Fraudsters apply for unemployment benefits and the debit card is sent to the person they impostered. Then, the fraudsters call, posing as the state or federal government, and demand that the victim pay the money back. These victims know they’ve done something wrong and they may be eager to get out of trouble. The victims are asked to go online and fill out a fraudulent form, signing away their savings.

“People are typing in their Social Security numbers, bank account numbers and verifying to the criminal. Then, the criminal goes and removes the money,” Corbo said.

States were not prepared

Why were the states so vulnerable to attack?

Unemployment programs have historically had some of the highest improper payment rates of all federal government programs, the U.S. Department of Labor Inspector General Office reported to Congress last fall.

One of the federal government’s new pandemic programs was especially vulnerable, they said.

For the first time, the federal government allowed self-contractors to get help under the new Pandemic Unemployment Assistance program.

It allowed gig workers — artists, freelancers and Uber drivers — to apply without first proving they made wages. That opened the door for fraudsters to file claims by simply swearing that they were unemployed for Covid-related reasons and they had worked until that point.

For victims who work for themselves, there is no human resources department to catch phony claims.

If someone files a fraudulent claim in their name, and gets away with it, those workers are the least likely to discover it. And they are the most likely to have a hard time fixing the situation and tapping into benefits if they actually become unemployed.

There can be a long delay when they try to file a legitimate claim because there is already one on file in their name.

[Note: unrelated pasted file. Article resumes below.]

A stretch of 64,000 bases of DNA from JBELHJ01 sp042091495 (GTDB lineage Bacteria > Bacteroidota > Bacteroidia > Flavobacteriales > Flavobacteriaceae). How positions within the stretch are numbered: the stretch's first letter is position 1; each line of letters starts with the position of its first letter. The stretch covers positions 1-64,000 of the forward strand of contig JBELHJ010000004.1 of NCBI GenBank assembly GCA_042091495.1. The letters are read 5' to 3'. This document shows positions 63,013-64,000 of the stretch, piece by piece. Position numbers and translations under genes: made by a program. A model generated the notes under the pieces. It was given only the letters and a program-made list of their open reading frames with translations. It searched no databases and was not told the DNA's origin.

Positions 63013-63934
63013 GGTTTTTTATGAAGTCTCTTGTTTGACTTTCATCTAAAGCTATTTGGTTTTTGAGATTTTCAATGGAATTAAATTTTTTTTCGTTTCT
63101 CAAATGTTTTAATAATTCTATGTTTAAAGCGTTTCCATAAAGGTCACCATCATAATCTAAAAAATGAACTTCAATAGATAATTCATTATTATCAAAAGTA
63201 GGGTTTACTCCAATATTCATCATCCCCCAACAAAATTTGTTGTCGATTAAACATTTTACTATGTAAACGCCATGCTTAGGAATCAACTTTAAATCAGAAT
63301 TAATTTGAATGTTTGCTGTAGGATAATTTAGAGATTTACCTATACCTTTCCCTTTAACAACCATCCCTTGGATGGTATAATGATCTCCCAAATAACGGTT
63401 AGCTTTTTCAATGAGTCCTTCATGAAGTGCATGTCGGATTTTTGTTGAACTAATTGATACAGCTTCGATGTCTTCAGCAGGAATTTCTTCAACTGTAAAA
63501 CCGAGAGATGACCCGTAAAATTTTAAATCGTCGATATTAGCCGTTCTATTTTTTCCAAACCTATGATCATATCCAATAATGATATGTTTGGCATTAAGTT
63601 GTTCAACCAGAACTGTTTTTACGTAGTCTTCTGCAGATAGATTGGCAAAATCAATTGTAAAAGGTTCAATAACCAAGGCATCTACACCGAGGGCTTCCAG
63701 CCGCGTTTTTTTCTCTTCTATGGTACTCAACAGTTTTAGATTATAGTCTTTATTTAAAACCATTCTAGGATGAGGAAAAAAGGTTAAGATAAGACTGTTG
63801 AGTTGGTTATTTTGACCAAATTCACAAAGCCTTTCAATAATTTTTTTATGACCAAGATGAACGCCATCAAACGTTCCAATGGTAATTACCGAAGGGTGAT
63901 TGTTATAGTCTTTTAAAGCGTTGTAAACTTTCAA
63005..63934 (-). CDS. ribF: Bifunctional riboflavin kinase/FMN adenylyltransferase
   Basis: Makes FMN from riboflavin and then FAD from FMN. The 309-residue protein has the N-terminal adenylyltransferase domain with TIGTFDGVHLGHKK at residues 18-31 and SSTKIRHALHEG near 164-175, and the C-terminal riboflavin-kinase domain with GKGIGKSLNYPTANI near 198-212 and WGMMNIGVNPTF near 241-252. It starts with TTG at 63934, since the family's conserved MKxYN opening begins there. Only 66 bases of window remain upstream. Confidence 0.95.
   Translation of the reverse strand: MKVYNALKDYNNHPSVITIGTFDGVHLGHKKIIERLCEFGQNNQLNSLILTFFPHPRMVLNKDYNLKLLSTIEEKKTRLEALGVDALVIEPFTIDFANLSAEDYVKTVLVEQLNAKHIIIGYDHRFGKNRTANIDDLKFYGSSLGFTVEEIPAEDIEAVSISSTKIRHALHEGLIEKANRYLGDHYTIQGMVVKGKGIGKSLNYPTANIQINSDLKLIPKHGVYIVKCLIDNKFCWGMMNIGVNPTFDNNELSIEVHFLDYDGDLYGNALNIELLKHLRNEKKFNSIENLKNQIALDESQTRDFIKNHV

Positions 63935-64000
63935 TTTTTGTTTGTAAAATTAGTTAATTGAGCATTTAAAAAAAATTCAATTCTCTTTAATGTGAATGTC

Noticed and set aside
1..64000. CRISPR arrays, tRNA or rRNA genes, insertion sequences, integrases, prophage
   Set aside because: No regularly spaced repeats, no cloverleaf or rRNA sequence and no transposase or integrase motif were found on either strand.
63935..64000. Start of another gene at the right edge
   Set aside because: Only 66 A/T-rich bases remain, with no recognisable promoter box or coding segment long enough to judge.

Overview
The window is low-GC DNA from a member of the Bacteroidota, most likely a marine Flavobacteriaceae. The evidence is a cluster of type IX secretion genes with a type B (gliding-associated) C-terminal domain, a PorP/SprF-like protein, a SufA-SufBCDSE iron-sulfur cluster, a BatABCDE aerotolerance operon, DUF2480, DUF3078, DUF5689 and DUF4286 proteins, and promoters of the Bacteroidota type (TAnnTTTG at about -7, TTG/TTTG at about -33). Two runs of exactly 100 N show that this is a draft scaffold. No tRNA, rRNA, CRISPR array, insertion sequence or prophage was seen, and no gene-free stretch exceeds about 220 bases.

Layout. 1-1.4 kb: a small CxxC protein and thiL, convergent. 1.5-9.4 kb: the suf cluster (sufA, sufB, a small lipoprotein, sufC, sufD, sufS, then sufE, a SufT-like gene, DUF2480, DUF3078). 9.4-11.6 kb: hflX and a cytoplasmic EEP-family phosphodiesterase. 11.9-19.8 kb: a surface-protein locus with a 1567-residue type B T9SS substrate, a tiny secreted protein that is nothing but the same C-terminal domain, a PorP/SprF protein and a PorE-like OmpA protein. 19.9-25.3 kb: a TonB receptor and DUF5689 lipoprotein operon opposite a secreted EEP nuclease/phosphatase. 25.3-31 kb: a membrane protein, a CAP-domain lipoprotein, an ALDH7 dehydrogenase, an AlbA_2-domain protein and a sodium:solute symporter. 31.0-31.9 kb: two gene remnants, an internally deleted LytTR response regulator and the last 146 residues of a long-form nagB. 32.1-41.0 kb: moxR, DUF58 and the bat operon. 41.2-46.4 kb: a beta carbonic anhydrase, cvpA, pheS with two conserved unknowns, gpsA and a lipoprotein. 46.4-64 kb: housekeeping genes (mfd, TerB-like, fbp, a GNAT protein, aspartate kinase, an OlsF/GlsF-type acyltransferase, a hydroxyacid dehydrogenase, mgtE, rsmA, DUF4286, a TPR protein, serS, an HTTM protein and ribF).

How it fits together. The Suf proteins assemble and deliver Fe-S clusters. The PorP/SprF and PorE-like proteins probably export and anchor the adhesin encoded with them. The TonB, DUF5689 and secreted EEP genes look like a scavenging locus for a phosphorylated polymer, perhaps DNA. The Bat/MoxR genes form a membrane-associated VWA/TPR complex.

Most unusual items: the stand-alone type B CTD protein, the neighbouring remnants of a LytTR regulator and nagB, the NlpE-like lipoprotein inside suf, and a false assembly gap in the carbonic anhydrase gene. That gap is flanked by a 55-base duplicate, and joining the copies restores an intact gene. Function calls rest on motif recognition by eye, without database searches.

In February, the state labor department said it had hired a company called ID.me to help verify identities. Now, applicants will get an email or text message asking them to set up multi-factor authentication. They’ll be asked to upload a photo of a driver’s license or passport and take a selfie.

Other states, like Ohio, are hiring data collection services like LexisNexis to verify claims.

Talcove said states are starting to catch up to the methods banks and other private companies have used for a long time.

“Although the people that are doing it are very sophisticated,” he said. “The fraud really is easy to stop.”

What to do if it happens to you

Don’t panic. Don’t send confidential information to unknown websites or email addresses, or to a voice on the phone.

If you get a letter or a debit card that says you have qualified for unemployment when you have not filed a claim, report it the New York State Department of Labor.

Report it to your employer.

Change your passwords, logins and pins for online accounts.

Put a fraud alert on your accounts with credit bureaus Experian, TransUnion and Equifax. Get a free credit report from report.com.

Report the identity theft to the Federal Trade Commission at identitytheft.gov.

If you get a 1099-G tax form for income you did not receive, the IRS says you should contact the state and request a corrected 1099-G. Do not pay taxes on income you did not receive.

Some companies that have had data breaches offer credit monitoring services to customers. That includes Equifax and Marriott’s Starwood Hotels & Resorts.

Read more:

NY has short delay in getting extra $300 unemployment benefit to some

Unemployment in NY: How to figure out if you need to reapply after one year

3rd stimulus check update: IRS updates Get My Payment tool; see when you’ll get paid

Inside CNY’s job disaster: What industries fell off a cliff?

Have you been a victim of unemployment fraud? If you want to tell your story, contact Michelle Breidenbach | mbreidenbach@syracuse.com | 315-470-3186.